To open up the matter and enquire into the correctness of the courts assessment of the evidence as it is suggested by the applicant presently, would in my judgment, be antithetical not only to the the principles enunciated above concerneing the scope of review but would also run contrary to the clear object, spirit and intent of the statute.
 In sum there can be no support for the contention that the arbitrator failed to apply his mind to the issues in the sense that he made or reached such an unreasonable conclusion in his findings as would ground an inference of irratiionality or caprice. I have found no justification either for the applicant’s argument that the arbitrator misdirected himself on a fundamental matter of law as to warrant an inference of gross irregularity or excess to his powers.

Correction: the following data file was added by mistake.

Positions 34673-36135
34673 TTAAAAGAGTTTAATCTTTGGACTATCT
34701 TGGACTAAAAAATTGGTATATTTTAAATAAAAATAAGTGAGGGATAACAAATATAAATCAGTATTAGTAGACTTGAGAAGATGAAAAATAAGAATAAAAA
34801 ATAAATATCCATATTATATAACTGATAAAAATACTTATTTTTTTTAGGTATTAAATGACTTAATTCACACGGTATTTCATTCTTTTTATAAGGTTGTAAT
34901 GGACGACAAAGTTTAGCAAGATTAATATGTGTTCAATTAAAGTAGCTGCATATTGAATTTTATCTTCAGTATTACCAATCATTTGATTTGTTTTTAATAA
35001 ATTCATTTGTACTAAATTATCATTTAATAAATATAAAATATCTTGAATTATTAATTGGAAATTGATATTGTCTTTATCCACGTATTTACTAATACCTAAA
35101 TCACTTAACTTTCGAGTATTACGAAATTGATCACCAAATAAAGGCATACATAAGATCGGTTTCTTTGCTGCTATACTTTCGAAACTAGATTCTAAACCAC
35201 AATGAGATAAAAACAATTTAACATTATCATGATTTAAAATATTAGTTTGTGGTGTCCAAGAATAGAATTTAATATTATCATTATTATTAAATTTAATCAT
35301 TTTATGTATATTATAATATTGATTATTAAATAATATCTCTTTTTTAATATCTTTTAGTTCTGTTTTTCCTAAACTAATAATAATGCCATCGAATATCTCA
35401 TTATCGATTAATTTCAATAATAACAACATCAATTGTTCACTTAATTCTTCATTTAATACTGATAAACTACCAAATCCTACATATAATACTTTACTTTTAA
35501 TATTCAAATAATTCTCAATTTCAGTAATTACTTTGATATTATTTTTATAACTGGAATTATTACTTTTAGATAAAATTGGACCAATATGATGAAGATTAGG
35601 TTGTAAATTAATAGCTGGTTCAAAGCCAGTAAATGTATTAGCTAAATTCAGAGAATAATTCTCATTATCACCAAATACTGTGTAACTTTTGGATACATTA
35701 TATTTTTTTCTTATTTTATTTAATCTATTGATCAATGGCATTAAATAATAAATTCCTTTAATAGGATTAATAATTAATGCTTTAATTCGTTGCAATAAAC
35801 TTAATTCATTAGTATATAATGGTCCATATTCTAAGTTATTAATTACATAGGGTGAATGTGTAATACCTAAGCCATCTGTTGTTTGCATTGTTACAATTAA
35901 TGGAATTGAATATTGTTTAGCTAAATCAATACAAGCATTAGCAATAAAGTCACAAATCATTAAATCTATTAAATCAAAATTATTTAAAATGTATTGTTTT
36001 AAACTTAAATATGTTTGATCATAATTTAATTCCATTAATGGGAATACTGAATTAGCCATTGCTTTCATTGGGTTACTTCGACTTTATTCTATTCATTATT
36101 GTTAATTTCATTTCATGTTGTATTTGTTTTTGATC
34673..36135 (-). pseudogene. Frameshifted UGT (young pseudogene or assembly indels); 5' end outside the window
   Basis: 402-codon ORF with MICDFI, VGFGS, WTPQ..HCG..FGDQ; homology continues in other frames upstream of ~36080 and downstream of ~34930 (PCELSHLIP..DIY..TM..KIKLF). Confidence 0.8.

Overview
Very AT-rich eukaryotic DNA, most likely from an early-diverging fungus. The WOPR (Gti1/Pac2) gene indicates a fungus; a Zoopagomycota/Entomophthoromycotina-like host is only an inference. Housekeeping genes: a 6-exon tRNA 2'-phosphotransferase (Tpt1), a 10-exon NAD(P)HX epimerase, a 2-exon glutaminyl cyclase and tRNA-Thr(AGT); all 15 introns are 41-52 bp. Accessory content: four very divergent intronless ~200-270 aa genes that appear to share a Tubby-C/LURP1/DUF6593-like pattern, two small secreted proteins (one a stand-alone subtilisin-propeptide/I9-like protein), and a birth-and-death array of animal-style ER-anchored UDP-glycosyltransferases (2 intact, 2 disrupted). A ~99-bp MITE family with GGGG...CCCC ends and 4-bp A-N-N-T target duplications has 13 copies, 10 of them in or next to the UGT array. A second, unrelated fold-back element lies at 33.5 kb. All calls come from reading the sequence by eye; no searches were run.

For the above reasons I find no merit in the application for review presently before me and accordingly dismiss the same with costs.
JUDGE OF THE HIGH COURT
For the Applicant- : Mr. B.S. Dlamini
For the Respondents : Mr. B. Dube
 For example in the South African courts the esoteric doctrine enunciated by Sheil J in Lushington Village Board of Management v Loest 1906 EDC 260 at 264, appears to have been adapted and applied by the labour courts in respect of review of arbitration awards under the CCMA as the justifiability and rationality test. The effect of this doctrine is that whilst an award of a domestic arbitration may only be set aside if the arbitrator either misconducted himself, or the award was improperly obtained, an award issuing from a statutory arbitration may be set aside if not ‘justifiable in relation to the evidence properly before him or her or as Justice Sheil put it if goes against the weight of the evidence.
 In the context of statutory arbitrations I would suggest aliter if the statute provides specifically otherwise.
 See Article 4 of the schedule to the Act (made under Section 4 of the Act for the regulation of the conduct of arbitral proceedings generally)
 Such as arbitrations by private agreement as in a reference in a contract.
 See Hira v Booysens case ibid.